"Lean, active dog..." These are the first three words of the British standard for the Bearded Collie. The AKC standard is a bit more diffuse, but the first paragraph begins: "The Bearded Collie is hardy and active, with an aura of strength and agility characteristic of a real working dog." In the second sentence of the second paragraph it continues: "The body is long and lean, and though strongly made does not appear heavy." Now while, as we know, standards are definitely open to interpretation, can we be honest? Go over to the couch and take a long and careful look at Fuzzface. Don't prevaricate. Can you honestly feel all his ribs? Or are his hip bones padded with fat? Yes hair can hide a multitude of sins, and it often seems to do just that in Beardies which are tending to being overweight. While it would seem that the British judges prefer a leaner dog to the majority of Americans (only on this side of the ocean have I heard mention of dogs being too lean and muscular), one thing is clear - dogs which are leaner and fitter will in general live longer and healthier lives than their fatter counterparts.
While humans may claim that their weight is genetically determined to some extent, within dog breeds genetics tend to the breed standard. For this reason, claims to have an ectomorphic, endomorphic or mesomorphic Beardie are at best dubious. Some Beardies do seem to be so active they run right through all the food they consume and emerge as svelte as gazelles. Others, notably young boys, may be too interested in their environment to bother to eat. Fat Beardies generally eat too much and exercise too little for their particular basal metabolic rate (BMR). Thyroid level affects BMR, so that hypothyroid dogs have a lower BMR as the disease progresses. If your dog is fat, check its thyroid before embarking on a diet and exercise program. Particularly for older dogs, have a thorough physical check-up, too. Spaying reduces BMR a bit, but the difference is less than most people believe, and is easily corrected for when adjusting diet and exercise.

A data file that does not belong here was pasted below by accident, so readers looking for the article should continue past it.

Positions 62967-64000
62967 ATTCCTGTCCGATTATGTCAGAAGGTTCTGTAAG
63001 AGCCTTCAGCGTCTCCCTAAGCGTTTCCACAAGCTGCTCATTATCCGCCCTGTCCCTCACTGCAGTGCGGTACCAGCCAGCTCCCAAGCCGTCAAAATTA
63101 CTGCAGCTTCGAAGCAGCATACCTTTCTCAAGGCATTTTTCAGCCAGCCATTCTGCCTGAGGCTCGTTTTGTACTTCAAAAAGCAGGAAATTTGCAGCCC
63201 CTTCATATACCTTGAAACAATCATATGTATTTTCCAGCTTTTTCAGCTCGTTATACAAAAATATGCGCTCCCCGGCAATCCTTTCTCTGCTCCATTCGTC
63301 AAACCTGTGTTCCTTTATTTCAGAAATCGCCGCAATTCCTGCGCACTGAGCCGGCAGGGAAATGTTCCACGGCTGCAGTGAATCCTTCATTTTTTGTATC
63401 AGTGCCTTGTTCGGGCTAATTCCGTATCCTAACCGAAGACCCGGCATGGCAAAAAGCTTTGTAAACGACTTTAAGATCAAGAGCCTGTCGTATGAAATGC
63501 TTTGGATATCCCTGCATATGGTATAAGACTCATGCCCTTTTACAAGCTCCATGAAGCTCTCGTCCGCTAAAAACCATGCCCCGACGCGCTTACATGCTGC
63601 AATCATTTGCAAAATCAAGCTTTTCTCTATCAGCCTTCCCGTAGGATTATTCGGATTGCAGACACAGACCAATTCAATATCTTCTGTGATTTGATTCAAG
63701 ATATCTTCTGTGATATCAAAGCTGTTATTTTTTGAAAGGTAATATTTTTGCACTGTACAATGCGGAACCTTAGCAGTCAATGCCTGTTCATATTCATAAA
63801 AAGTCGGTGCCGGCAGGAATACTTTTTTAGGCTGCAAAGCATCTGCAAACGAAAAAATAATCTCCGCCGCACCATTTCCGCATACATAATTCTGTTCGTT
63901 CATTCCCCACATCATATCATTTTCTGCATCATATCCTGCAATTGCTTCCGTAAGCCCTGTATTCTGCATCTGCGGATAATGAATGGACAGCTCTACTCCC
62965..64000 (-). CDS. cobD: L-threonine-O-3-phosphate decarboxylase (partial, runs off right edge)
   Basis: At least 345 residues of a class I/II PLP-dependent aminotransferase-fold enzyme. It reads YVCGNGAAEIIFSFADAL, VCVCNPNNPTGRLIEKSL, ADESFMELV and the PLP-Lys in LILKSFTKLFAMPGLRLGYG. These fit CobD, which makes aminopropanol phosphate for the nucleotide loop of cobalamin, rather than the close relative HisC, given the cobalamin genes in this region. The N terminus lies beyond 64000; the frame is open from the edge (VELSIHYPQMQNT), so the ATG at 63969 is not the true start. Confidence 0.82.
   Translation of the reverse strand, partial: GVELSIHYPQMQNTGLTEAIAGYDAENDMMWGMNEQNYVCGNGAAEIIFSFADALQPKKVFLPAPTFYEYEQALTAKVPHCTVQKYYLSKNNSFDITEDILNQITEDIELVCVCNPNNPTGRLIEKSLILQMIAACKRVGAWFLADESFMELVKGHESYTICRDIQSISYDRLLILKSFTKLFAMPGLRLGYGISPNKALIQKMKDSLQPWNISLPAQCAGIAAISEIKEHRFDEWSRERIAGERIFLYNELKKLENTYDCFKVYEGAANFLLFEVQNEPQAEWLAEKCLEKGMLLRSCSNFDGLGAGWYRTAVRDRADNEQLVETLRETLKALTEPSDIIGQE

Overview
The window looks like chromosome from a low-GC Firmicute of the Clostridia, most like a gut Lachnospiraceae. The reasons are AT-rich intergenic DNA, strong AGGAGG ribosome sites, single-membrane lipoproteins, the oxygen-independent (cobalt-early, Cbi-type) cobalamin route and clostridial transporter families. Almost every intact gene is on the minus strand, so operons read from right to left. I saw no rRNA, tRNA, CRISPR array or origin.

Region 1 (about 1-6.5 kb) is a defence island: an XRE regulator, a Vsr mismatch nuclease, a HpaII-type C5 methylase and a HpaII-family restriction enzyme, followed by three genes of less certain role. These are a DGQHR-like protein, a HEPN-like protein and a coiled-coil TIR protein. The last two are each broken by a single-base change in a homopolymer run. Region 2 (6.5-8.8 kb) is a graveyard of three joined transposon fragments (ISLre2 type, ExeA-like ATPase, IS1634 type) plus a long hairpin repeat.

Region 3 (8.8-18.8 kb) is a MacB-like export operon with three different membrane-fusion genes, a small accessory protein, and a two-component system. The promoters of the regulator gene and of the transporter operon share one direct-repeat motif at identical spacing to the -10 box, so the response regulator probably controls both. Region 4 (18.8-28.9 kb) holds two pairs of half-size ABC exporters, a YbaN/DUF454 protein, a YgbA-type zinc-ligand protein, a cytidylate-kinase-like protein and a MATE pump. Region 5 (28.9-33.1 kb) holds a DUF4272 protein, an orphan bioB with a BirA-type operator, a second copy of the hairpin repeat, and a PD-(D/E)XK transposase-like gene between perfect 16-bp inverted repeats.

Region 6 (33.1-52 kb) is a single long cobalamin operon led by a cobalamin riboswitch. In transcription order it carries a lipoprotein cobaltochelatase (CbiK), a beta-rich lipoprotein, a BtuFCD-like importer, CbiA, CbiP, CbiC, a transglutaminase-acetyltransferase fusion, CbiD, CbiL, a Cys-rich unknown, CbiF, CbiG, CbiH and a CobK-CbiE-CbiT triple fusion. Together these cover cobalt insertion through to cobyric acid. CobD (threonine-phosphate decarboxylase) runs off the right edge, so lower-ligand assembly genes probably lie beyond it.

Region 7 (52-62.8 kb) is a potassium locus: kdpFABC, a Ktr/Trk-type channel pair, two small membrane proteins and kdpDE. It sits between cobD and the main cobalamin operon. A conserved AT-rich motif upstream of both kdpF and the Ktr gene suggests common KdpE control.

Diet: Feed a complete diet formulated for your dog's age and activity level. Actually, that's easier said than done. If you read the label of the food it should either tell you that it meets or exceeds the Association of American Feed Control Officials (AAFCO) nutrient profile or that animal feeding tests using AAFCO procedures substantiate that the food is complete and balanced. (In general, foods which have undergone test feedings may be a better bet, as just making up the amounts of required nutrients doesn't guarantee their bioavailablity.) The exceed bit can be a problem. The protein percentage is given as "a minimum of", for example, which means your dog can be getting more than he needs. Another problem comes if you try to follow the suggested feed volumes for your weight of dog. In many instances you can be giving your dog substantially more volume than he needs if you follow the guidelines on the food. The question is, does he need these volumes to get his requirements of vitamins and minerals? Given that we have no real idea what those requirements are exactly, the answer is probably - who knows? Reduced calorie diets give the dog bulk so he feels full, and may be useful. Often, I find that obese Beardies have not become that way on dog food but on table scraps. A little may be OK for most dogs, but too much is not good. Dogs have food cravings, just like humans. These probably stood them in good stead in the wild when certain nutrients were hard to come by. Granted steak and pasta will appeal much more than Doggie Delite, but just like humans, the dog will have trouble stopping when he's had enough. In the wild you're always preparing for tomorrow when there may only be the odd cricket instead of today's hare supremo. Home made diets may be helpful for getting weight on the perpetually skinny Beardie, but balancing nutrients, both the basic protein, fat and carbohydrate levels as well as calcium, magnesium and all the lesser mineral and vitamins, is paramount, and beyond the scope of this article.